The 15:17 to Paris

First Hit:  Absolutely dull and uninspiring until the very end.

This film intersperses quick flashes of the dramatic event of these three men thwarting a terrorist attack on a train to keep you in your seat. If they didn’t most people would walk out of this uninspired effort by Clint Eastwood.

My first turn-off was when a grade school teacher for two of the featured young men stated to the mothers, "your children have ADD and they need drugs." The retort as Spencer and Alek's mothers storm out of the meeting was “my God is bigger than your statistics.” Are you kidding me? This is how Eastwood ends a dramatic scene?

One of Eastwood’s biggest mistakes is having the actual hero’s play themselves in this film. They had actors portraying them as young boys (ages 11 – 14), but as adults the stilted acting, insipid dialogue, and poorly created scenes made this film drag on and on and on.

We experience Alek Skarlatos (played by himself and Bryce Gheisar), Anthony Sadler (himself and Paul-Mikel Williams), and Spencer Stone (himself and William Jennings) when they met at a grade school, how their initial friendship developed in Sacramento, and vaguely how it lasted through the years till we see them together again traveling through Europe.

The early years are OK in that there are scenes that give the audience cause to believe these boys supported each other because they were all misfits in some way. I was saddened to see how their playing together was focused on gun play, with realistic paint (and one real) guns that looked like an AK and a M-16.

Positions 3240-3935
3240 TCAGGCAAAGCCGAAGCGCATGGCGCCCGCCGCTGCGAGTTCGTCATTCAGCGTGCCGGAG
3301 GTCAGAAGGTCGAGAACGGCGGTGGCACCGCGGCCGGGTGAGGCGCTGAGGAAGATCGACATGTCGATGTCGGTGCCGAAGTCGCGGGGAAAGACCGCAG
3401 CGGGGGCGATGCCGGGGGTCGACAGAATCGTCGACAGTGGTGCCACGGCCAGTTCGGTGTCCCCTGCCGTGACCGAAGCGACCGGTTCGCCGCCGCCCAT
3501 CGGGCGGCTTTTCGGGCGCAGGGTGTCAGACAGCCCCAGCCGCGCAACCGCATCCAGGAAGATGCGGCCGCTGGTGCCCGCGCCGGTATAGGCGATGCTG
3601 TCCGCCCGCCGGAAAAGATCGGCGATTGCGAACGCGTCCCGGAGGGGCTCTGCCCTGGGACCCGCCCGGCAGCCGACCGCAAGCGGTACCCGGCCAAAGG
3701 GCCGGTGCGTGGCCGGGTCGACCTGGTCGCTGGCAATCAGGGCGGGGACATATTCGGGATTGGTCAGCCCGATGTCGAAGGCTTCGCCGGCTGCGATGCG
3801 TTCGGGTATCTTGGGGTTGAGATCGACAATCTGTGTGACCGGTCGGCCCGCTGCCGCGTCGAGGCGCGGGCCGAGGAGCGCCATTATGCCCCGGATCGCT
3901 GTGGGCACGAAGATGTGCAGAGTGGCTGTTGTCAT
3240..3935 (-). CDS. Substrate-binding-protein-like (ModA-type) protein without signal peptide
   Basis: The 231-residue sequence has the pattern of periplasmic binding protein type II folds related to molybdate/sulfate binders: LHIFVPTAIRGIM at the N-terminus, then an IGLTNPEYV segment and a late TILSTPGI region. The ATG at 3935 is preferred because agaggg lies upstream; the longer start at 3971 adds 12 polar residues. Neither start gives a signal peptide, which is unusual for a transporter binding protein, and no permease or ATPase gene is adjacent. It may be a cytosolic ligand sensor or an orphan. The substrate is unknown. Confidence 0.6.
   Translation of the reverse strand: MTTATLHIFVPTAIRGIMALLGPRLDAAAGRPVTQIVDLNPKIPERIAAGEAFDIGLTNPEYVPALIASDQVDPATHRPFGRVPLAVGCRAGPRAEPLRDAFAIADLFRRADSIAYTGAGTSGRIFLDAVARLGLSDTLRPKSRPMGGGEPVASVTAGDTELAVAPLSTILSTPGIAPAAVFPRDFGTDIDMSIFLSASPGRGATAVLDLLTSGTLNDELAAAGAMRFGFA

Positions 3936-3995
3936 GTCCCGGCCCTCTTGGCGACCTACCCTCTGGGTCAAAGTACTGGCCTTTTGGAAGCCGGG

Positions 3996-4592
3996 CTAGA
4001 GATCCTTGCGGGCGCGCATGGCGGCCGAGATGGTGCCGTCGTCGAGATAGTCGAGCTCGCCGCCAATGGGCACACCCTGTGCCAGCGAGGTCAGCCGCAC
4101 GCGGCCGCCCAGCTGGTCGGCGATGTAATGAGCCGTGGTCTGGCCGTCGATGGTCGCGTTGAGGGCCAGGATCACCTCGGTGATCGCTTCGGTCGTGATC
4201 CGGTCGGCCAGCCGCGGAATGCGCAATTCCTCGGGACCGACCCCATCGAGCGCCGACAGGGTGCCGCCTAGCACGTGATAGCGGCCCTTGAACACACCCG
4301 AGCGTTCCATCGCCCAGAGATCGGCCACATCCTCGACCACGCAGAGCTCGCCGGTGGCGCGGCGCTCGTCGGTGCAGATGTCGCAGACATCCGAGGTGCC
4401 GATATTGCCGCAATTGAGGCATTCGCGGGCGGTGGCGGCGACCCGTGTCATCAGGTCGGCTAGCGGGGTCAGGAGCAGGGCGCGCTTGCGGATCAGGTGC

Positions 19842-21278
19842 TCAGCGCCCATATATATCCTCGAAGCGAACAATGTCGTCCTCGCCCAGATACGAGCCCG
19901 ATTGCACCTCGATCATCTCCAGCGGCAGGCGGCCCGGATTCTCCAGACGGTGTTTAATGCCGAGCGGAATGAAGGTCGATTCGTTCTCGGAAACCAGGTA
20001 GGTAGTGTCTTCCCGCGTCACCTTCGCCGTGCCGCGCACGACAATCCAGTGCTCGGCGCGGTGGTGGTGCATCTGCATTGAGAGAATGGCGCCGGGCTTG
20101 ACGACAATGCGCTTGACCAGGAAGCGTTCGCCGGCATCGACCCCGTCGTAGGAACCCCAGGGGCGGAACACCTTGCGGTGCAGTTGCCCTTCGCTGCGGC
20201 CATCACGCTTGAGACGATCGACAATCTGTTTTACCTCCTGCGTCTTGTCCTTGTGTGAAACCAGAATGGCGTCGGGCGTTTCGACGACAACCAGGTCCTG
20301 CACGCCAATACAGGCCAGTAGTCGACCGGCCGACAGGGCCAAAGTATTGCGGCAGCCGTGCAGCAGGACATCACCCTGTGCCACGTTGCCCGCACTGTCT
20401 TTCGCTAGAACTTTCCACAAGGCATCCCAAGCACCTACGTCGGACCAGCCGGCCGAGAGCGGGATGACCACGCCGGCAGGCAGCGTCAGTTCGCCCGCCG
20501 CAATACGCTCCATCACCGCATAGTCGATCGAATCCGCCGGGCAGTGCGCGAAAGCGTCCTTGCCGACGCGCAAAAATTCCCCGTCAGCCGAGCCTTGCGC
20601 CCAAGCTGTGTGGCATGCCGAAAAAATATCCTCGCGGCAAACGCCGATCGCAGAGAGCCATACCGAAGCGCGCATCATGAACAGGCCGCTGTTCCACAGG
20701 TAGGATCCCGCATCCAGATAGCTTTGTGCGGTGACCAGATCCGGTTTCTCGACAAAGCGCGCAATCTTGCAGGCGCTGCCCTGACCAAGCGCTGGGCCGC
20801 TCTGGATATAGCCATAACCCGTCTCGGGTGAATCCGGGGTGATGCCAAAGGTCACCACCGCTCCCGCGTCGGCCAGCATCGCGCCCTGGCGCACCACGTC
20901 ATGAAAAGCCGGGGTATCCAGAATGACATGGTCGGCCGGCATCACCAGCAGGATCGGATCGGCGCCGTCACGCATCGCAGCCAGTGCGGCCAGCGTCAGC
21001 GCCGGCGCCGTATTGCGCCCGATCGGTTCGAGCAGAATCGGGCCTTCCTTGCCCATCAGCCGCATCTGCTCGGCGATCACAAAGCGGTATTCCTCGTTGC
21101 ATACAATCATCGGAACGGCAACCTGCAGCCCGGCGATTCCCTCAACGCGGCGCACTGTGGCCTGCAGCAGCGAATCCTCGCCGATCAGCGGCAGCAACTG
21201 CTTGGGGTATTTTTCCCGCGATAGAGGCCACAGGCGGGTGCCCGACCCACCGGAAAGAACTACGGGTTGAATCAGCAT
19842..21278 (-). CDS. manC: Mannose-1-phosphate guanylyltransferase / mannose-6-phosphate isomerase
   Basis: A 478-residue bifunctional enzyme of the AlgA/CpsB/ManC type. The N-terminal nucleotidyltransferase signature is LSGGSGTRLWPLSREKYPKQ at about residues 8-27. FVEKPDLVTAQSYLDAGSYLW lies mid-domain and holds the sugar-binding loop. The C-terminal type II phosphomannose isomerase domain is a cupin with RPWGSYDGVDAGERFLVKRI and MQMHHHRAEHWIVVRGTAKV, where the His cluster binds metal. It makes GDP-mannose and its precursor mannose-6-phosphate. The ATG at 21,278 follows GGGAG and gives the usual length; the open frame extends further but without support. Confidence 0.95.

There is a bent in this film about God and Christian religion although we don’t see them in church. The extent of their faith seems to be praying for something to happen or for things to be different.

Finally, they go to Europe but there is only some background on Spencer because we follow him failing through several military job trainings. However, these failings were a precursor to him actually learning stuff along the way; then using this knowledge to make a difference later on. There was virtually no history about Anthony as to what he was doing prior to going to Europe with Spencer. And there wasn’t much about Alek who was fighting in Iraq and mistakenly left his back-pack at a village. What was this about?

Arriving in Europe Spencer and Anthony, awkwardly travel from place to place. At one point they meet a young asian woman, they go a couple places together but a couple scenes later she's gone. What was this about? They finally get to Germany and meet up with Alek who was staying with a German exchange student.

Getting on the 15:17 train to Paris, they disarm a terrorist and save the life of a man shot by the terrorist. Then they get honored by the French government and all is right with their lives. This is the crux of the film.

Because Eastwood used the real men to portray an actual event, their lack of acting abilities and the way Eastwood works was a mistake. The men cannot project into the camera thereby making it feel real to the audience. Adding to this mistake was Eastwood’s penchant to only do one or two takes, and with real actors they can deliver something good, non-actors generally cannot. The film comes off as amateurish.

The storyline was haphazard, felt thrown together, and despite being Christian based, had little meat on the bones.

The best acting job in this film was Paul-Mikel Williams as young Anthony. Judy Greer as Spencer’s mom Joyce was OK. The acting by the real men was obviously poor which took away from their own heroic story. Kudos for their actions against the terrorist but I’m not sure this story was film material as it was presented. Dorothy Blyskal wrote a horrible screenplay and Director Eastwood failed in all cases to deliver something interesting until the very end when the terrorist tried to take over the train car.

Overall:  This film will more than likely be the worst film I see this year, if not it will be close and it’s only February.